U.S. Rerefining on Cusp of Growth

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LISBON, Portugal-While Europe is the worlds largest producer of rerefined lubricants today, the United States could challenge for the top spot within the next decade if all of the announced construction projects are realized, delegates to the 2012 Congress of the European Lubricants Industry were told.

The U.S. market is on the cusp of some very strong growth, Milind Phadke of Kline & Co. told delegates, adding that many factors are coming into play to make rerefining a very attractive industry for both small and large companies. Increasingly, some big oil companies and private equity firms have become interested in rerefining, Phadke said. And thats good news, because they have the money to help the industry grow.

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According to the 2012 LubesnGreases Guide to Global Base Oil Refining, rerefining capacity in the United States is 11,550 barrels per day, while European capacity is 18,120 barrels per day.

Phadke cautioned, however, that before strong growth is realized two important issues had to be addressed. Rerefiners must assure a steady and reliable supply of used oil, and the industry must broaden the acceptance of rerefined products by North American consumers.

Phadke provided an overview of U.S. rerefining at the UEIL meeting last month, while Fabio Dalla Giovanna, technology director at Viscolube Srl, and Detlev Bruhnke, a member of AVISTA Oil AGs management board, presented their companies projects in Tampa, Fla., and Peachtree City, Ga., respectively. Christian Hartmann, chief executive officer of Puralube, spoke to the global market.

While the U.S. rerefining industry is far more advanced than the rest of the world, it lags behind Europe in terms of regulation, collection infrastructure and capacity, Phadke said.

Puralube is the only company that has announced plans for a new facility in Europe. By comparison, eight companies-both existing and new players-are either building or planning to build rerefining plants in the United States. The current U.S. capacity could double by 2017 if all of the projects come to fruition, Phadke said.

NexLube Tampa is building a rerefinery and blending plant on land leased from Tampa Port Authority and Hillsboro County, Fla., using Revivoil technology, developed by Viscolube and Axens of France. Viscolubes Dalla Giovanna called NexLube Tampa an important American player with the will to become an important rerefiner in the United States.

When completed, it will process 24 million gallons of used oil annually, and produce about 20 million gallons per year of Group II base oil in three cuts: SN85, N150 and 330 plus. After on-site blending, NexLube estimates it will produce about 24 million gallons per year of various grades of motor oil, hydraulic fluid, transmission fluid and other specialty products, including white oils.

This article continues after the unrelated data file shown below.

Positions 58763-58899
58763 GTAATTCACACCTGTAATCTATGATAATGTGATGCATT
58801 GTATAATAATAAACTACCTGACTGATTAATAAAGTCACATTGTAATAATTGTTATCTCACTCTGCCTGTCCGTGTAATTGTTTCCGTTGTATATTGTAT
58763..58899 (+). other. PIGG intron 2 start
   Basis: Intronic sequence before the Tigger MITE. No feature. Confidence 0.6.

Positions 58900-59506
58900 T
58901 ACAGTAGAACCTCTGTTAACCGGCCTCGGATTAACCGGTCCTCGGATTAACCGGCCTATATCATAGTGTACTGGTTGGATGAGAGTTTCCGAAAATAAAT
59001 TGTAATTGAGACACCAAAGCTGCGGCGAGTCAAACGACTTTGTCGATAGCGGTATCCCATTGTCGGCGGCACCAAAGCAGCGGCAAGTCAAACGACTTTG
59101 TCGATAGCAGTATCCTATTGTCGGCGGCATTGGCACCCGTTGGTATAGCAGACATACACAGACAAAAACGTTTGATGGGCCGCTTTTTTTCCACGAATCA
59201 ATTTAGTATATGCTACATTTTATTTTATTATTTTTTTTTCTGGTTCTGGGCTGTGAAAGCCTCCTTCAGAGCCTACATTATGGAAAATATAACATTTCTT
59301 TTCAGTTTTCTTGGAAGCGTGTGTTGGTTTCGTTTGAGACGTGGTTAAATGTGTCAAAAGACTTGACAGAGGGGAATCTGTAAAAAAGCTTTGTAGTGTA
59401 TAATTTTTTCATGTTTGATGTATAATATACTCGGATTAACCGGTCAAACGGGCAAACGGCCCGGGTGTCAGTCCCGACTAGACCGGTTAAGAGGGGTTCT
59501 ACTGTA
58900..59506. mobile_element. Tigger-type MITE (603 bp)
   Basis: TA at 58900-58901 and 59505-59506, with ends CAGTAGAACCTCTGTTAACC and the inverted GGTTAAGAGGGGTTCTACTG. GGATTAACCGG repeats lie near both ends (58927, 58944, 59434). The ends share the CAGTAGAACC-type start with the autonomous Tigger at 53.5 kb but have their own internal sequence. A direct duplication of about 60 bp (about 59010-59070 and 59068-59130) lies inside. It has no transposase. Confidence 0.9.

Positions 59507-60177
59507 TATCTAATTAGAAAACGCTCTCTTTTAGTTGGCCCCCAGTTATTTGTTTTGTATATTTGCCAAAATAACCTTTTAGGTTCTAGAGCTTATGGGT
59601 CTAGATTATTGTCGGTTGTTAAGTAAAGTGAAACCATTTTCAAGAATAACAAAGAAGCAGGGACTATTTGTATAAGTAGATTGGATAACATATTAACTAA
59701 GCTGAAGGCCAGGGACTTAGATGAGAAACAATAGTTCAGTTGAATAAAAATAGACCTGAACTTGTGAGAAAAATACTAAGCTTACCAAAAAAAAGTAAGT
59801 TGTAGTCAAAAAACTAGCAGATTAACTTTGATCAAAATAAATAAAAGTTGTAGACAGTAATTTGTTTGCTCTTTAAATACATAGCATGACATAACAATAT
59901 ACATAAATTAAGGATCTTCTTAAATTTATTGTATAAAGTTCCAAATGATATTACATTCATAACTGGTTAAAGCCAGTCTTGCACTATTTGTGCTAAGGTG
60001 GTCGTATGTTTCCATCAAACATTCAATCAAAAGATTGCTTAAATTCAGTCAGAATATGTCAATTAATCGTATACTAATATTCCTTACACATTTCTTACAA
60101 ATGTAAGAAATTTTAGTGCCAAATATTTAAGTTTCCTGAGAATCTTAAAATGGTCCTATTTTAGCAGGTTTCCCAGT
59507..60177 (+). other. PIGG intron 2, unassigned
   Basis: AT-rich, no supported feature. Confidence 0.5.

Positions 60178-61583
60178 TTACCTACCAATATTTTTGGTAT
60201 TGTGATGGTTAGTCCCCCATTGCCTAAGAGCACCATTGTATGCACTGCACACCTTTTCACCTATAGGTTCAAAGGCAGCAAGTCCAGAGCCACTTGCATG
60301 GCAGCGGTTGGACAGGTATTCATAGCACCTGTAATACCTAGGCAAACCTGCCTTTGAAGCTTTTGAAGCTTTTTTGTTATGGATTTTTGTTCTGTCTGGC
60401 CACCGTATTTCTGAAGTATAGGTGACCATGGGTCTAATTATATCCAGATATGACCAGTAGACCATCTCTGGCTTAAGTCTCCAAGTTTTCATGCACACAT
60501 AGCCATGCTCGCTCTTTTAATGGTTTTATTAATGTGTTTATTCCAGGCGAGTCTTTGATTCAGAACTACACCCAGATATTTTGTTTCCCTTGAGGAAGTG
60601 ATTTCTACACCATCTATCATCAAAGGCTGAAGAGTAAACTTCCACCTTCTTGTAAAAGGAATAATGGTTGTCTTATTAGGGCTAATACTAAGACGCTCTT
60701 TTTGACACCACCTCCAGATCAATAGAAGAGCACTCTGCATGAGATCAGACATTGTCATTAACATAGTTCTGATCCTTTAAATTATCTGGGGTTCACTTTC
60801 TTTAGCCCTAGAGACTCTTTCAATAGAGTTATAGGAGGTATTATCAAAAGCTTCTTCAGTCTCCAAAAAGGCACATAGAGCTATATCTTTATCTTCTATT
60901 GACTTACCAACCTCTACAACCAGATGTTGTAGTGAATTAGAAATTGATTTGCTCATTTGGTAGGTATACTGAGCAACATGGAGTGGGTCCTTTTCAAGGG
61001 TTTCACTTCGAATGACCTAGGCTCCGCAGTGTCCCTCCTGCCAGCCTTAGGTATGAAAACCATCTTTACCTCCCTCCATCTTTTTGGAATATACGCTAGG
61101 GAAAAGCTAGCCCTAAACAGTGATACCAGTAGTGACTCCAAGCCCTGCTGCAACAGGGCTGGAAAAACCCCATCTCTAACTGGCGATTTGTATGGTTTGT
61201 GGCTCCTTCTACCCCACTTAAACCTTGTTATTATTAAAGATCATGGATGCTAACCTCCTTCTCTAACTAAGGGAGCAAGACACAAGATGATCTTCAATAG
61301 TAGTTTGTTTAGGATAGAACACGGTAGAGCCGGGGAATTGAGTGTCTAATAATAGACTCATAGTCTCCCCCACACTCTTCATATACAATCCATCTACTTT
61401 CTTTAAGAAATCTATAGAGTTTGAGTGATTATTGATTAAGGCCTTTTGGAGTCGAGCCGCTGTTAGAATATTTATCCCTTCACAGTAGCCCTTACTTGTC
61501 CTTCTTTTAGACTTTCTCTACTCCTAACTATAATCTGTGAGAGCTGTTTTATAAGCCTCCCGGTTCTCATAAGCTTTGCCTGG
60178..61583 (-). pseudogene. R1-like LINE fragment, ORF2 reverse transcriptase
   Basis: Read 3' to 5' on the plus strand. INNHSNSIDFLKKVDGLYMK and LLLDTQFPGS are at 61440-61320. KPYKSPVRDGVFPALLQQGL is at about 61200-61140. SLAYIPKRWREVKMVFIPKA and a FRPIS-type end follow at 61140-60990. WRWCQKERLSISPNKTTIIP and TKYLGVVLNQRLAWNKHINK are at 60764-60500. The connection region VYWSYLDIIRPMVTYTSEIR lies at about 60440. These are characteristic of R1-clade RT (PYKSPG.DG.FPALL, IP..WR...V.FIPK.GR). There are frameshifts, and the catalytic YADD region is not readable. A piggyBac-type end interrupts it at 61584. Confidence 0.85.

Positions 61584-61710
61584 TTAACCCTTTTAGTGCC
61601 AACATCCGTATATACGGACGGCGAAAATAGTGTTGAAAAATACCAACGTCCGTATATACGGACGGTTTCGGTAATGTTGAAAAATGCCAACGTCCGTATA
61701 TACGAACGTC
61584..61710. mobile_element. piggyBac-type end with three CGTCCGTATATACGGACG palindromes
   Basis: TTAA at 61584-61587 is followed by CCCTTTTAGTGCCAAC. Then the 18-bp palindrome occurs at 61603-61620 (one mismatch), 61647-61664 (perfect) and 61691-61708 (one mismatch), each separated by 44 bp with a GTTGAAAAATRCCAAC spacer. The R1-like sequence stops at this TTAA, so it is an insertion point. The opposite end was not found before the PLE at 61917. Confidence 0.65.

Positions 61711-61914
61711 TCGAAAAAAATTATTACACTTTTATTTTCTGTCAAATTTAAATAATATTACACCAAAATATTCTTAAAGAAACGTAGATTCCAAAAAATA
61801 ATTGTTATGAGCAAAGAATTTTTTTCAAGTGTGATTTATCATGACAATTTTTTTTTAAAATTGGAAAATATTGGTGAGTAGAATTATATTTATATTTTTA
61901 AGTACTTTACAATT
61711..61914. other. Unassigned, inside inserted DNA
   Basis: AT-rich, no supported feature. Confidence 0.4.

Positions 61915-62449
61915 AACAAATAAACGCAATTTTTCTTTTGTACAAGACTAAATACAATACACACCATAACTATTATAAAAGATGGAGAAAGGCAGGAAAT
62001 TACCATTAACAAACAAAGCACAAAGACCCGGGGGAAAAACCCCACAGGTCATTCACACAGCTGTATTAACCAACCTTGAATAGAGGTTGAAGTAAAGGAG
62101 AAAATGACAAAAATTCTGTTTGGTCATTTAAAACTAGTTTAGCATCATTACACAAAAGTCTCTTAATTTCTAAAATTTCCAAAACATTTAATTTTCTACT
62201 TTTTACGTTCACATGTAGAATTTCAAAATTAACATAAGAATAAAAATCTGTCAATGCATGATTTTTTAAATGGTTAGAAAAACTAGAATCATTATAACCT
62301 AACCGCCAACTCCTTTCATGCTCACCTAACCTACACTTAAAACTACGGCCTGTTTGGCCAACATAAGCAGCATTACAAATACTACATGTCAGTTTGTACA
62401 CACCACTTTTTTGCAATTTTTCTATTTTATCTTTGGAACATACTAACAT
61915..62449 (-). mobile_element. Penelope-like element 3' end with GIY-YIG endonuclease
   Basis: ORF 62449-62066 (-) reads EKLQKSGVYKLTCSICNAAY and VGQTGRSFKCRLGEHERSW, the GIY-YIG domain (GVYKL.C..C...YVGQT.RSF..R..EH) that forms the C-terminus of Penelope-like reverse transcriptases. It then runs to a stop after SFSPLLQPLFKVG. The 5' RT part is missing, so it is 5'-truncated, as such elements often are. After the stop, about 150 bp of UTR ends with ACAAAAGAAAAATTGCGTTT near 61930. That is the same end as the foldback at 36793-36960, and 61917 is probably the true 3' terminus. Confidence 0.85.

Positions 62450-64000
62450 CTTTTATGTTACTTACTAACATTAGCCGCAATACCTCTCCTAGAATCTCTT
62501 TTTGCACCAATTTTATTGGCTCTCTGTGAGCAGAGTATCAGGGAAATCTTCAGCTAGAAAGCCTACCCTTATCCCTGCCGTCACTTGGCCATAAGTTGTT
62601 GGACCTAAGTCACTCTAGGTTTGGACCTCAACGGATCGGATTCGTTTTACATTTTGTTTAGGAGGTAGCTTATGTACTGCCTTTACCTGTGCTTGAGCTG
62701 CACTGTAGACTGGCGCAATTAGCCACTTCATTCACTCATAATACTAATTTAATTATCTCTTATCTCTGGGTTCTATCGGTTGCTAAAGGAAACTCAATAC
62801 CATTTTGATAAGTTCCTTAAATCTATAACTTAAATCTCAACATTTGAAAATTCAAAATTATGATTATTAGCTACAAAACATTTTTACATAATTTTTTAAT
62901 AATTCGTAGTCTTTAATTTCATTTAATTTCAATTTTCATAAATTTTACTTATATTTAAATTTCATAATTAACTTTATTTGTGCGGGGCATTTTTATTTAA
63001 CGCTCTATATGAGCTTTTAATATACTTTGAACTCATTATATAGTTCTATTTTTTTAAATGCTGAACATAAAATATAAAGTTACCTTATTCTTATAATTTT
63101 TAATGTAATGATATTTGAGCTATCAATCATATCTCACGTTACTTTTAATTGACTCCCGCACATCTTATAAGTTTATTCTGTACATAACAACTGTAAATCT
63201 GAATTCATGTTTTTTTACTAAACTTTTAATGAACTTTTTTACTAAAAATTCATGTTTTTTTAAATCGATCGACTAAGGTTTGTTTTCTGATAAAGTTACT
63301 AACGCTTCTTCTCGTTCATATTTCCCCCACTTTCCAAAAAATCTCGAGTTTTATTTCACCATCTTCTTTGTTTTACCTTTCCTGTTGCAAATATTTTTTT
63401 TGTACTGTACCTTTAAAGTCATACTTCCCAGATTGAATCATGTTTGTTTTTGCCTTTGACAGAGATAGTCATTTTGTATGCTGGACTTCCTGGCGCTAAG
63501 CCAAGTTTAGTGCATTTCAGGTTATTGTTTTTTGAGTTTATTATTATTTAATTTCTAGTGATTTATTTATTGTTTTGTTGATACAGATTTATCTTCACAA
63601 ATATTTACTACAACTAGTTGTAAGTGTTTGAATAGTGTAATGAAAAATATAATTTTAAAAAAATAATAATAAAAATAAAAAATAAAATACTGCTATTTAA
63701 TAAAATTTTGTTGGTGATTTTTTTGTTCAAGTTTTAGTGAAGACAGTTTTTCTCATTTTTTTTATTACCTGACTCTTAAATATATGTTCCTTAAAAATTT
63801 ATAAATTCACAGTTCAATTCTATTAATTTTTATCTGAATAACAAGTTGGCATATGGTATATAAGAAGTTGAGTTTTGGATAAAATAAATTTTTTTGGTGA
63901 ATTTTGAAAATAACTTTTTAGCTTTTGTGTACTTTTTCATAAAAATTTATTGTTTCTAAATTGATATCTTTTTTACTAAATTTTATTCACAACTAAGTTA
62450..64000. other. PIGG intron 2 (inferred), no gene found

Earlier this year, Avista acquired a 50 percent stake in Universal Environmental Services LLC in Peachtree City, Ga., to partner in construction of a base oil plant. When completed, the plant will process 30 million gallons of waste oil per year. The plant will use Avistas Enhanced Selective Refining technology.

Several characteristics define U.S. rerefining, according to Phadke. It is really a local or regional industry. National supply-demand balance of used oil is, strictly speaking, not relevant. Rerefiners in the Midwest are not likely to have a basestock supply from the Northeast. That means that the supply chain providing used oil to rerefiners will also be regional.

He noted there is a gold rush going on in the United States right now, where rerefiners are scrambling to identify and secure the best locations. Once a rerefining plant is set up, and used oil volumes are tied, a newcomer will be hard pressed to acquire feedstock, Phadke explained. One benefit of the gold rush, though, is that operating cost will fall and the standardized practices that evolve will improve the quality of the used oil that is collected.

Broadening the appeal of rerefined lubricants presents the greatest challenge, Phadke said. Commercial fleets provide easy converts to closed loop rerefining once a rerefiner establishes its credentials.

The consumer automotive market will be a harder nut to crack, he said, but he noted Valvolines entrance into the rerefined lubricants business with its NextGen product line is a significant event, because other larger companies may step in based on Valvolines performance. Historically, rerefining has been locally driven, but the economics are beginning to make it more attractive to larger companies, Phadke contended.

If another major brand were to enter the business, it would go a long way in building customer confidence, he said. As far as pricing is concerned, it is beginning to make more and more sense to rerefine used oil rather than dispose of it.

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